The Shockwave Rider by John Brunner or a Look at Proto-cyberpunk a la 1975

It’s been said that John Brunner invented the term “worm” for a program that replicates itself on a network in this proto-cyberpunk novel from 1975.

Future Shock!

In the obsessively technological, paranoidally secretive and brutally competitive society depicted by John Brunner, even personal identities are under threat. But one man has made it his mission to liberate the mental prisoners. to restore their freedom in a world run mad.

Nickie Halflinger, the only person to escape from Tarnover- where they raise hyper-intelligent children to maintain the political dominance of the USA in the 21st century – is on the run, dodging from loophole to crevice to crack in the computerised data-net that binds the continent like chains. After years of flight and constant changes of identity, at the strange small town called Precipice he discovers he is not alone in his quest. But can his new allies save him when he falls again into the sinister grasp of Tarnover…?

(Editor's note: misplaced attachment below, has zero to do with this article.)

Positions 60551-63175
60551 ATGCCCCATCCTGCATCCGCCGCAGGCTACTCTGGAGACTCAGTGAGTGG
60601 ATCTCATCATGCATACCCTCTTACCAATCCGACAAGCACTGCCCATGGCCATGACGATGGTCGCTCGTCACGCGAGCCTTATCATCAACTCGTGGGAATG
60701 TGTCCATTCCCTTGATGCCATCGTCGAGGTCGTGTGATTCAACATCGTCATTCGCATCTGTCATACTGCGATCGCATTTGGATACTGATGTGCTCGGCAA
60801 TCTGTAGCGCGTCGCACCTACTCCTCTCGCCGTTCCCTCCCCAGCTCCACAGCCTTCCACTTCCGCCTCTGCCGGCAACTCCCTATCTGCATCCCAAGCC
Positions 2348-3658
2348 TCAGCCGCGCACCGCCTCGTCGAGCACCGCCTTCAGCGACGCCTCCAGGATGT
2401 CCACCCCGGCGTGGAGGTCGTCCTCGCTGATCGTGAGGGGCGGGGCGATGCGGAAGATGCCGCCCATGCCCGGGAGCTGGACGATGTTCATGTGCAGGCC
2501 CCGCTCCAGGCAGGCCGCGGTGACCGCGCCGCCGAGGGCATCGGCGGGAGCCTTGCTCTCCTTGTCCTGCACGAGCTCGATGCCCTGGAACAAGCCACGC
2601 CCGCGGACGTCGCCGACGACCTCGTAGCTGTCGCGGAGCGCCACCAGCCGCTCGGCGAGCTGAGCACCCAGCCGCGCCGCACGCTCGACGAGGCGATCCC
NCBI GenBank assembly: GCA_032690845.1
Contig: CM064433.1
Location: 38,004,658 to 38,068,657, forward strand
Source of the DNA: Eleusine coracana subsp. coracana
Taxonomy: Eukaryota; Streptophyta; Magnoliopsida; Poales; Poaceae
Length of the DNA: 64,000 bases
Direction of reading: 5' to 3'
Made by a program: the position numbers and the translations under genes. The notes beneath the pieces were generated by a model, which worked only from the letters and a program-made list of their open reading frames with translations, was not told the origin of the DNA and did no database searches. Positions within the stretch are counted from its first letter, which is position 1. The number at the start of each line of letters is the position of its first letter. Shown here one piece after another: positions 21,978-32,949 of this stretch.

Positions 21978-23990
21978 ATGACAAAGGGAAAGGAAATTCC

The first half of the novel had me wondering if this was way to intelligent  for me, then the fog lifted, the wow feelings started to hit me. This is a great novel! It involves the Brain Race, a development from the previous Arms Race. Every superpower collect their own brain resources and develop them at great cost in institutions like Tarnover to handle the out of control speed of change in society. The novel addresses many of the problems with the ever faster changing world that are still valid today. Especially in the area of mental health.

Paranoia is a sign of the times when this book was written and it shows. People are afraid everything they are could be taken from them by someone on the net, government or multinational companies that knows more about them than they do and have access to information on the net they don’t (We don’t think that today,do we?). Basically the society here is sick and this book is about the cure.

One might also say that this is an early case of “Information wants to be Free” argument.

The love story with Kate was an added spice.

The Shockwave Rider impressed me with its content and how the pieces fell into place in the story and it became great. It is a few years old but  much of what it tells are still valid. Read it if you can get hold of it. I found mine in a Store on Charring Cross Road, London this summer. I think there was more than one there.

While I researched this I also found The Evolution of Cyberpunk by Nick Ravo & Eric Nash published in The New York Times 1993 that might be of interest